“The subject matter didn’t frighten me as much as doing a one-woman show. I spend my whole career trying to forget I am being watched” – Carey Mulligan
Oscar-nominated actress Carey Mulligan is currently starring in Dennis Kelly’s play Girls & Boys. The production — which has since transferred from London’s Royal Court Theatre to New York’s Minetta Lane Theater — is a one-woman show featuring a woman detailing her love story with the man who would become her husband. Promoting the show in an interview with the New York Times, Mulligan speaks about the challenge of doing a solo performance, her pre-show routine, and working on a character that needs to be compelling enough to sustain the entirety of an audience’s attention for 90 minutes.
When asked why an actress who says that she always aspired to work on the stage has since appeared infrequently in plays, Mulligan says, “I think I was spoiled really early on by getting to play Nina in The Seagull. I had done two plays before that, and the people were brilliant, but I didn’t love the experience. Then The Seagull — I just loved it so much. It was such a romantic time in my life. Playing that part felt like an expression of all the angst I had as a teenager: wanting to be an actress, my parents not wanting me to be an actress. Afterward it was a matter of finding something with such a high standard of writing. I did David Hare’s Skylight, with Bill Nighy, which was wonderful. Then Girls & Boys came along, and it seemed completely impossible. It was daring me to do it.”
Regarding why Girls & Boys seemed “impossible,” Mulligan reveals, “The subject matter didn’t frighten me as much as doing a one-woman show. I spend my whole career trying to forget I am being watched. I look at the other person onstage in the eyes and try to tell the truth. But with a one-woman show, the other person is the audience. They are my Bill Nighy. And I didn’t know how to do that.”
Being that Mulligan’s character is the entire focus of the show, the actress spent a lot of time thinking about the character’s personality… as well as exactly to whom the character was speaking with throughout the play. She explains, “I imagined what songs she might listen to, what outfit she might have worn when she met her husband. I made up lots of stories about the children, trying to flesh them out for myself. As the run went on, they became more and more real in my mind. When I’m really in the show, I can hear them onstage, really loud. The first question for us was, where is this character, who is she talking to? And we decided that she was in this theater, in Chelsea or in New York, aware of her audience. The best shows feel like I am two glasses of wine in, regaling my friends. The bad ones are when you feel you are with a group of people who aren’t interested.”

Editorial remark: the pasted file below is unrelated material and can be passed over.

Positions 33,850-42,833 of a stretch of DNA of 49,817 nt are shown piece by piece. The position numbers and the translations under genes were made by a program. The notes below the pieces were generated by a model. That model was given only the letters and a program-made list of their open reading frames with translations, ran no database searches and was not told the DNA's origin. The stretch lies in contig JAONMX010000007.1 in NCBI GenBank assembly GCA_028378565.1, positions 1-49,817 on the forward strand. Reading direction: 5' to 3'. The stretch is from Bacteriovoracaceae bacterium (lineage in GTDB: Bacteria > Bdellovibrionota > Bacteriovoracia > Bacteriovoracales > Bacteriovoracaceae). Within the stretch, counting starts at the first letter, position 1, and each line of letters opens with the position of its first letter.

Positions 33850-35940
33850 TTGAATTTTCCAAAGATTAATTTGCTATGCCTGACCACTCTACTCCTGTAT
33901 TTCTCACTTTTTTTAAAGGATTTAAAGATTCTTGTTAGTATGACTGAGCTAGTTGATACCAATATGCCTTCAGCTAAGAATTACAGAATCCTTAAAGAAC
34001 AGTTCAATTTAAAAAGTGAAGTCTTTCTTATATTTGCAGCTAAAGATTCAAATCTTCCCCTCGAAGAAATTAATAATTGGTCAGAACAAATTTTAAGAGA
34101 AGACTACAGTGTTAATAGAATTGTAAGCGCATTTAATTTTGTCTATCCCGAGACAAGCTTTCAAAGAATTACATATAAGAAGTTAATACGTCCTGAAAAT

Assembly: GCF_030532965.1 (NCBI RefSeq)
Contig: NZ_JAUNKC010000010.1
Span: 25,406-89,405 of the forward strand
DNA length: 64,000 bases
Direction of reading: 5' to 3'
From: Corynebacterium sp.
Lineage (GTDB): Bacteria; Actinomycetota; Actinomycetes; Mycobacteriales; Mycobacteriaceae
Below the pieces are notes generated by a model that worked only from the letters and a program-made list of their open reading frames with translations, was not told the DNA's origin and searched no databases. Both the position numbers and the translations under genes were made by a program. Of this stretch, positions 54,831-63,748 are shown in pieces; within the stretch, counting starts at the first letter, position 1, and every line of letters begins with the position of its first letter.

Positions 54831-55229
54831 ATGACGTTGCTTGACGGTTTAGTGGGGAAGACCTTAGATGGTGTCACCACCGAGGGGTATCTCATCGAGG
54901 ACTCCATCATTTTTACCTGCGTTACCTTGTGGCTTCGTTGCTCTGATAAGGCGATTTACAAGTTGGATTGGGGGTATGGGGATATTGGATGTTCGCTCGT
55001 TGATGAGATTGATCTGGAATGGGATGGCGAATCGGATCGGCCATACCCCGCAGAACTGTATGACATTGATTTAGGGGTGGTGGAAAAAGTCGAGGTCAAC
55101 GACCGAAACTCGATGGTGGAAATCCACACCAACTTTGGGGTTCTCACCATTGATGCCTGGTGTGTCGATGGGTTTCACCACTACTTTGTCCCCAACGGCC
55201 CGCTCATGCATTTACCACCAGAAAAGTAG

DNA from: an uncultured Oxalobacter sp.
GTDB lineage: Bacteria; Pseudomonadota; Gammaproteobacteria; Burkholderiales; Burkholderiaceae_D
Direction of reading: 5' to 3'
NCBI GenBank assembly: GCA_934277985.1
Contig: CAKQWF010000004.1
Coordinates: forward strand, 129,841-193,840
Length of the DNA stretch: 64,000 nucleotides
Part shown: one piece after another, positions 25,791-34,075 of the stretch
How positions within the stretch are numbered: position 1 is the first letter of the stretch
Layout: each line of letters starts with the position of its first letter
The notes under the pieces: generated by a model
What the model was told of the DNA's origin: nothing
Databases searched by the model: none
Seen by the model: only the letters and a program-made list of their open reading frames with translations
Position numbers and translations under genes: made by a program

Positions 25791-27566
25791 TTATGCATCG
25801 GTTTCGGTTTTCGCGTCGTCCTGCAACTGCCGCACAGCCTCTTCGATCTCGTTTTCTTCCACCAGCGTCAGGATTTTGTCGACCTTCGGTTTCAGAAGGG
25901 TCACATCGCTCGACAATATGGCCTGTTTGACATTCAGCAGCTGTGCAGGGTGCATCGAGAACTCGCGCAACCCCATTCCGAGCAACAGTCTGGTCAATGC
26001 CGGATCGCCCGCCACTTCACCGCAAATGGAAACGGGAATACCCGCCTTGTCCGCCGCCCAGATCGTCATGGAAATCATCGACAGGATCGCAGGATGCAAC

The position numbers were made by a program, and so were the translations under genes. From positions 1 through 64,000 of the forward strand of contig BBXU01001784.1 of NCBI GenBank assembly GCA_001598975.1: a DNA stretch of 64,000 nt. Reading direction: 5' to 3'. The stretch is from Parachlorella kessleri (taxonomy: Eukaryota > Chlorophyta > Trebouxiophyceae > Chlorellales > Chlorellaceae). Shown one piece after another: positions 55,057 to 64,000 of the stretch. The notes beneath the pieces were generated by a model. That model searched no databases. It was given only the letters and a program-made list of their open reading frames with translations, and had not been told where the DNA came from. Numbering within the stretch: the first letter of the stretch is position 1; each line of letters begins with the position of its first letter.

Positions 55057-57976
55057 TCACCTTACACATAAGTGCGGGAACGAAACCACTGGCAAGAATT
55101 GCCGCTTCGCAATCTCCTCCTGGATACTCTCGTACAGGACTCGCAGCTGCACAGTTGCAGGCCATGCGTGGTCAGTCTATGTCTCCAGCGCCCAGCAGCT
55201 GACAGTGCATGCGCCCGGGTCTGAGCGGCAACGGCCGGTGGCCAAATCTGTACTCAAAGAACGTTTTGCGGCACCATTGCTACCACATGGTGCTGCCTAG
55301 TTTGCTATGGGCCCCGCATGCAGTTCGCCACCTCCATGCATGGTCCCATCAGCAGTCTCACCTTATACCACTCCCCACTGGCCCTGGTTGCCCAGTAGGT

Then Mulligan discusses another one of the play’s challenges — possibly the biggest — spending the entire duration of the play on stage and alone. She reveals, “I worked through the script with everyone and it all felt very normal. Then one day, I stood up on my own to perform it, and it was really, really difficult. I had never had so much trouble in rehearsal. I would get two pages in, my throat would get tight, and I’d say, ‘I can’t do it.’ Even two weeks before the opening, we were doing a run, and I did one page and my throat seized up. I actually fell to my knees and had to leave the room. I was freaking out. All those lovely people, coming to rehearsals, I had bailed on them and it was humiliating. But I felt either I will get onstage and have a panic attack, or it will work. And, unbelievably, they trusted me, and it worked. I think I couldn’t be alone; I needed the audience.”
Naturally, in order to perform like that Mulligan has an extensive routine to prepare her for the stage. She says, “I have an insane two-and-a-half hour routine. I get to the theater at five, eat something, go to sleep at six for half an hour, shower and do makeup and then go down onstage to warm up.”